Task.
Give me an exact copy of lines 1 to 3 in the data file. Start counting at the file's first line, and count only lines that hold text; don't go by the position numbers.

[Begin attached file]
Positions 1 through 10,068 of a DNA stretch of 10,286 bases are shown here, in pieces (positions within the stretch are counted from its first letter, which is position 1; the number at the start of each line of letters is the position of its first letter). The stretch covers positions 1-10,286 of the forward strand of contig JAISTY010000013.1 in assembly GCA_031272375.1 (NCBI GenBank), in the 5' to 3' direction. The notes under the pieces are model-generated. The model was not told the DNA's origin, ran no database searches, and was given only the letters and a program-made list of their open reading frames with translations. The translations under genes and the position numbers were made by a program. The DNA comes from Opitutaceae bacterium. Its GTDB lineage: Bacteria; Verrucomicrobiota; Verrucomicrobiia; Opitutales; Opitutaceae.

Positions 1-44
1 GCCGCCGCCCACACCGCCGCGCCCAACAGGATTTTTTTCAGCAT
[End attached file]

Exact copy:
Positions 1 through 10,068 of a DNA stretch of 10,286 bases are shown here, in pieces (positions within the stretch are counted from its first letter, which is position 1; the number at the start of each line of letters is the position of its first letter). The stretch covers positions 1-10,286 of the forward strand of contig JAISTY010000013.1 in assembly GCA_031272375.1 (NCBI GenBank), in the 5' to 3' direction. The notes under the pieces are model-generated. The model was not told the DNA's origin, ran no database searches, and was given only the letters and a program-made list of their open reading frames with translations. The translations under genes and the position numbers were made by a program. The DNA comes from Opitutaceae bacterium. Its GTDB lineage: Bacteria; Verrucomicrobiota; Verrucomicrobiia; Opitutales; Opitutaceae.

Positions 1-44
1 GCCGCCGCCCACACCGCCGCGCCCAACAGGATTTTTTTCAGCAT